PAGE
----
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ASML legend Martin van den Brink: "I'm addicted to complicated problems"
The Wizard of Veldhoven reflects on his career and wonders how long he can (and would want to) go on. What follows is an English translation of the original Dutch article in Financieele Dagblad.
Dutch newspaper Financieele Dagblad reporters Sandra Olsthoorn and Boudewijn Geels published a great interview (in Dutch) with ASML's long-time CTO Martin van den Brink. He reflects on his pioneering career and wonders how long he can (and would want to) go on. He also talks about dealing with immense pressure, the speed of AI development and his reputation as a ‘man without a filter’. I’ve translated the article to unlock this journalistic goodness for everyone who doesn’t read Dutch. All kudos for this piece go to the reporters and the FD.
ASML legend Martin van den Brink: "I'm addicted to complicated problems"
The advice of his press officer: don’t ask Martin van den Brink about the trinkets on his desk, because he’ll go on and on about them.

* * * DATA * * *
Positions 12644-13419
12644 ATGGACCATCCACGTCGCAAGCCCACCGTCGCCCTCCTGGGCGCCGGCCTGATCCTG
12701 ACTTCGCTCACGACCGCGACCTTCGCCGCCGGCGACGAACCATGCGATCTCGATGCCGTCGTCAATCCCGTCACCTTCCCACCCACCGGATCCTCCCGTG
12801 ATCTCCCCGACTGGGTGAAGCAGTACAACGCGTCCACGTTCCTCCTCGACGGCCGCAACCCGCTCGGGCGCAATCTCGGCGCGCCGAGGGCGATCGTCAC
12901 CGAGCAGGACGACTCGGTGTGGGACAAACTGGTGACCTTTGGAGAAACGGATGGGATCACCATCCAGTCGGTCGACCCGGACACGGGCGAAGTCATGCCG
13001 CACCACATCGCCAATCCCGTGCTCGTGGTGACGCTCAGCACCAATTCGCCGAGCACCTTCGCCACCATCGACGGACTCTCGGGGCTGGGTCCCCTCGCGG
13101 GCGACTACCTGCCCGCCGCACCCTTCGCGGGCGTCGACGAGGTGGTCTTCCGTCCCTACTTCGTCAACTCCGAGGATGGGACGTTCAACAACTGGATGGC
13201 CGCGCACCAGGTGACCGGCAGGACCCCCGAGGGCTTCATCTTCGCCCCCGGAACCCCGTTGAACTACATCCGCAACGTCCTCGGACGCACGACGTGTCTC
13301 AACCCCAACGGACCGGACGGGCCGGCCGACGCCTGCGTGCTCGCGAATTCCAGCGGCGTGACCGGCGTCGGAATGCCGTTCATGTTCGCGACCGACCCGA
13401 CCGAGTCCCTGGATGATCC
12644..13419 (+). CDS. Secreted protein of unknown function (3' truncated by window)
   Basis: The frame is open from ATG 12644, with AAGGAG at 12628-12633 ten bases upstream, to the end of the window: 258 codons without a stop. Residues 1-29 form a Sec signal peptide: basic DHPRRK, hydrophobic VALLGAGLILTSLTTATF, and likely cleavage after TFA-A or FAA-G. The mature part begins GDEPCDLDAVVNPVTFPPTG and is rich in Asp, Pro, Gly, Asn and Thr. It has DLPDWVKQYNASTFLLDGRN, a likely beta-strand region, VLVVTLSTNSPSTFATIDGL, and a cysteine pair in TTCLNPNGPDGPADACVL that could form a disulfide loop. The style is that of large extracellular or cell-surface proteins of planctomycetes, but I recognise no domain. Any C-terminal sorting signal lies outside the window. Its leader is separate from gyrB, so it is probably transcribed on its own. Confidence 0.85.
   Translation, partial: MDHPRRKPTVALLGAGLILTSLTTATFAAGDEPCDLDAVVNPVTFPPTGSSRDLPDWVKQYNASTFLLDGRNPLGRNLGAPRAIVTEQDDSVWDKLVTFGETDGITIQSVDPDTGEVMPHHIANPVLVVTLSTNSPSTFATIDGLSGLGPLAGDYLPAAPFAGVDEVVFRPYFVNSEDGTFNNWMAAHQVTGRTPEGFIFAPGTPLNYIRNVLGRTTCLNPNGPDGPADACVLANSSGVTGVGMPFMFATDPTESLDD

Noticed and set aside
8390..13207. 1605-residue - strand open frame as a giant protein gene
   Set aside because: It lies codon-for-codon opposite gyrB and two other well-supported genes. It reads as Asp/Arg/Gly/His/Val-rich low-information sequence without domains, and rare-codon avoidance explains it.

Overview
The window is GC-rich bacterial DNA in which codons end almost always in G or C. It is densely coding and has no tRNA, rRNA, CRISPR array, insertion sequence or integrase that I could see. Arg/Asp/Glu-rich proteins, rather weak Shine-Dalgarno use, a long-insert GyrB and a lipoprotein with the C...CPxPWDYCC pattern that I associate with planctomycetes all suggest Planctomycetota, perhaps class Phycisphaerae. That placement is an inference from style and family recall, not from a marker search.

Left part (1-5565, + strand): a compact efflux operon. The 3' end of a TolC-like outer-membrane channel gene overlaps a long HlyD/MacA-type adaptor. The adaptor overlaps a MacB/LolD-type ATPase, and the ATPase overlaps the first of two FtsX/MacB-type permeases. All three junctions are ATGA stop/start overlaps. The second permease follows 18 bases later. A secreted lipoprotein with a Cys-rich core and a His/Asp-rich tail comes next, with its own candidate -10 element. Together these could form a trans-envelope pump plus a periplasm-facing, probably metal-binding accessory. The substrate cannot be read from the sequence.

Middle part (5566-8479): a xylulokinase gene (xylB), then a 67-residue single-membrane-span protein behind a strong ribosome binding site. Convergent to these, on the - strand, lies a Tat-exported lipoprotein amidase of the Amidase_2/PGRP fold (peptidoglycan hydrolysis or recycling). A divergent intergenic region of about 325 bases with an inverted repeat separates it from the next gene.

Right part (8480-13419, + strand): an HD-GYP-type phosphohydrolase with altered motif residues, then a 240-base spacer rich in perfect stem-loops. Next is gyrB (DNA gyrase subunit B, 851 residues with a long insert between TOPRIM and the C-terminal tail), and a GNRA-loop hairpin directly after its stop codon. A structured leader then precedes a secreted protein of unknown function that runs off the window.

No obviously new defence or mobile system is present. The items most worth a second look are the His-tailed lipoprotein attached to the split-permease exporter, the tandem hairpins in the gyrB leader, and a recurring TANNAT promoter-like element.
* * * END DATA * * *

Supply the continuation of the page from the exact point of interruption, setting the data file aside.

We do it anyway.
The CTO of ASML grabs the object that is currently top of mind: a steel tube of about 20 centimeters long. “This is the droplet generator. It is pressurized to about 250 bar with liquid tin, which is hotter than 260 degrees Celcius. There should be a nozzle attached to it which vibrates at 50 kilohertz. That’s how it generates droplets of a few megahertz that bind together to 50 kilohertz droplets with a distance of 50 centimeters. Lasers then shoot at these droplets, and…”
The press officer was right.
The essence that shines through in Van den Brink’s story: how to increase the productivity of chip machines without destroying them. “There’s nothing stopping us from putting 1 kilobar of pressure on that nozzle, but there’s no part that you can buy off the shelft that takes such force. So you have to invent it yourself.”
ASML’s chipmachines are a miracle of innovation and collaboration. Supported by a tightly tuned orchestra of about 200 suppliers making unique parts, the Veldhoven-based company is the sole manufacturer of EUV lithography machines. Those are used to produce the smallest, most powerful semiconductors at the heart of our phones and data centers.
Several companies tried their hand at EUV lithography. But where competitors got stuck in endless complications and huge R&D costs, ASML pushed on under the technical leadership of Van den Brink.
The machines, which are about as big as a city bus and sell for 160 million Euro, made ASML “the most important company you don’t know about.” They are so crucial for technological progress that The Netherlands has banned their sale to China, after heavy pressure from the United States. Goal: slowing China’s march to global tech power. To put it mildly: Beijing is not amused.